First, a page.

Parliament, Wednesday, 25 August 2021 – The Portfolio Committee on Public Works and Infrastructure was informed that the lack of state capacity and support are major weaknesses in the drive to transform South Africa’s land situation. The committee concluded the Northern Cape public hearings on the Expropriation Bill in Kimberley, where a majority of residents supported the Bill.

Those against the Bill highlighted the failure of the land redistribution programme as an illustration of the lack of state capacity to transform the land ownership. There was a view that the state, in its short-sighted drive to redistribute land, did not empower beneficiaries with the skills and post-redistribution support necessary to ensure success. Moreover, the title deeds backlog is also evidence, they said, that expropriation is a ploy to ensure state custodianship of property, which threatens individual rights enshrined in the constitution.

The ambiguity of the “public purpose or public interest” provision of the Bill was also underlined as a reason to reject the Bill, because it opened up the possibility for the law to be abused. Furthermore, questions were raised about the state’s ability to absorb debt taken by property owners, especially in the context of the increasing unemployment and shrinking tax base.

Despite opposition to the Bill, some people raised the opportunity of using state land to drive transformation. This, they said, would be ideal to achieve a balance between what South Africa needs and wants. This view was premised on the idea that food security and economic stability are critical, especially in the context of South Africa’s levels of poverty and unemployment, and which have been exacerbated by Covid-19.

Those in support of the Bill highlighted the need for public interest property development initiatives that are critical in ensuring inclusive development. Participants highlighted that expropriation will empower the state to develop previously underutilised areas. Also, those in support said it will empower the state to make land available for economic enterprise, especially for the youth in the fight against unemployment.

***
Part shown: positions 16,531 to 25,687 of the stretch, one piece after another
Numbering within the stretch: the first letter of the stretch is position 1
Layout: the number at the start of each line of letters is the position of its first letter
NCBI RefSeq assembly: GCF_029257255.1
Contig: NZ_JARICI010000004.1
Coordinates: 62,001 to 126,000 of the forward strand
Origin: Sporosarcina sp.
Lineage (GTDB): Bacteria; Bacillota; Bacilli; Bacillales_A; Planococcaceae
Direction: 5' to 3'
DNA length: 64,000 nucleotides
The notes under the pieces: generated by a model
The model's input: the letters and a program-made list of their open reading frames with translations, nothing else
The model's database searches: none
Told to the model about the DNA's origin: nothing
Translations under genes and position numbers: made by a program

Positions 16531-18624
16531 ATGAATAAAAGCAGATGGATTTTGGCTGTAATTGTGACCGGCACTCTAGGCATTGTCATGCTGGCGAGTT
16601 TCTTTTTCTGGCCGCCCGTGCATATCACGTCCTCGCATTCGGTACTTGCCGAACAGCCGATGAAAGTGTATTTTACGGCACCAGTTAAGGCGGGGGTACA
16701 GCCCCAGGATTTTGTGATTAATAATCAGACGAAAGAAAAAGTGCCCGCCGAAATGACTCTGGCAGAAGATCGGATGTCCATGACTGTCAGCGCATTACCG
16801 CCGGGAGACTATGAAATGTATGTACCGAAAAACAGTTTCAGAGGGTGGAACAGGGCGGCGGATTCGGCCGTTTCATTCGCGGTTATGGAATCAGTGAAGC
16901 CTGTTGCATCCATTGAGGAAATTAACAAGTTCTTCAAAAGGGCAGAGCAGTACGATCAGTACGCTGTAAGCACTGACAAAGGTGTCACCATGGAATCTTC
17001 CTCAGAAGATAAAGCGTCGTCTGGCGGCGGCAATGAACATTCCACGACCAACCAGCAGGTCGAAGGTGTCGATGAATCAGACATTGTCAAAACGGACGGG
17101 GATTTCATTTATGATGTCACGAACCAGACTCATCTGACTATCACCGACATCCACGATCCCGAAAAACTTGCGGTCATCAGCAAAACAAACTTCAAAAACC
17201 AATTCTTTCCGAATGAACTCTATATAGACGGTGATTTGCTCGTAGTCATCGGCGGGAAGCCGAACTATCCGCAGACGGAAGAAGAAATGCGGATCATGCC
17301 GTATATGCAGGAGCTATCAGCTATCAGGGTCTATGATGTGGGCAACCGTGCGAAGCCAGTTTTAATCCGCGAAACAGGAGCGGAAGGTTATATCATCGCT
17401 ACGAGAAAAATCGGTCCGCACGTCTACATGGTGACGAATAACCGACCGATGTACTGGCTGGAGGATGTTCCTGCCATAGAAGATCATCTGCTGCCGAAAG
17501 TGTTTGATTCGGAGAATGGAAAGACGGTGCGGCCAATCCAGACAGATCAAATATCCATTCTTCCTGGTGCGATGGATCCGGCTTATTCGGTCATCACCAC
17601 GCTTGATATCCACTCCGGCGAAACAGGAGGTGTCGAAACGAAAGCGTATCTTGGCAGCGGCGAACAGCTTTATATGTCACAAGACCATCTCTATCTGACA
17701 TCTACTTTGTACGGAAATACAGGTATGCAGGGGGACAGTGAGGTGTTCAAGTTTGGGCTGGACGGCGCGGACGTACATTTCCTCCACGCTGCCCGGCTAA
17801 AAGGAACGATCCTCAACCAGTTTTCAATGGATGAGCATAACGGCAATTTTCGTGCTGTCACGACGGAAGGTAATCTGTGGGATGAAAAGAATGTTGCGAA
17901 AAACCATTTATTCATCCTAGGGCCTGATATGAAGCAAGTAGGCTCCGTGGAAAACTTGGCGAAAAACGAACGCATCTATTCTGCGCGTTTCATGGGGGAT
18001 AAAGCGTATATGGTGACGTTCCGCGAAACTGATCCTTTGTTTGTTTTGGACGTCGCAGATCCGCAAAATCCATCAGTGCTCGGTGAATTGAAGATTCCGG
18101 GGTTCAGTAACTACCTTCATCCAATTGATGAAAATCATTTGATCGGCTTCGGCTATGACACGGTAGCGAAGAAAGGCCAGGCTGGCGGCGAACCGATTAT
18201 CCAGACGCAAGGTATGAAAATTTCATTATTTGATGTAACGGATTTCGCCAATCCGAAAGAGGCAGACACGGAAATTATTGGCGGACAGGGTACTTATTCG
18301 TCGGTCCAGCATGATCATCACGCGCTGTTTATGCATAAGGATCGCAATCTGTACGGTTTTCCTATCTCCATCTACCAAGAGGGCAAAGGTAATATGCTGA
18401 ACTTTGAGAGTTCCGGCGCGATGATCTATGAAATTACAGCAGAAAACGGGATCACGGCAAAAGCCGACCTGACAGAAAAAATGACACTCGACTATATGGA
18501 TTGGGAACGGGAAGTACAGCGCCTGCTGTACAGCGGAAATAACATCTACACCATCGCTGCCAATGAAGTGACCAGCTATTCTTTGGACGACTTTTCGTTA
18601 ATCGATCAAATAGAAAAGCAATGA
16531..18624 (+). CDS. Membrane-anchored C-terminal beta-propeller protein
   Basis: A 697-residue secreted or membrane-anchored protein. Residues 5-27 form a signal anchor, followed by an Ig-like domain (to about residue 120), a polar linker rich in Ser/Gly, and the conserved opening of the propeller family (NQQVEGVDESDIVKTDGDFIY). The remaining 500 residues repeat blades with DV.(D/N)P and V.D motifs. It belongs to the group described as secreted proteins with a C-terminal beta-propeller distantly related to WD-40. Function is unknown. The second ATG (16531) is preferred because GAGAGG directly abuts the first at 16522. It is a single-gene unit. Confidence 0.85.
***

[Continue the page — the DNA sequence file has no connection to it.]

There was also a view that the Bill would allow the use of land as a tool to unlock economic opportunities. Those that supported the Bill also called for the capacitation of the state to ensure post-settlement support to prevent unproductive use of land.

Support for the Bill was also based on the need for restitution for those that suffered dispossession under colonialism and apartheid. Supporters said the Expropriation Bill could be a tool to speed up the land redistribution programme, which has stalled.

Furthermore, the need to ensure equality among all South Africans is reason enough to pass the Bill, supporters said. They were critical of the current status quo where individuals own large tracks of land while the majority have little. This, they believe, will be resolved through the passing of the Expropriation Bill.

The need for recognition of the Khoi-San nation as first and rightful owners of the land was also motivation for support of the Bill.

The committee will now move to the Free State, which is the last province the committee will visit to solicit public views. “We are almost at the end of the physical public hearings programme, which will be followed by a process of oral submissions to garner further comments on the bill from organisations and individuals. We do this to ensure that the processing of the Bill incorporates the views of the people,” said Ms Nolitha Ntobongwana, the Chairperson of the committee.


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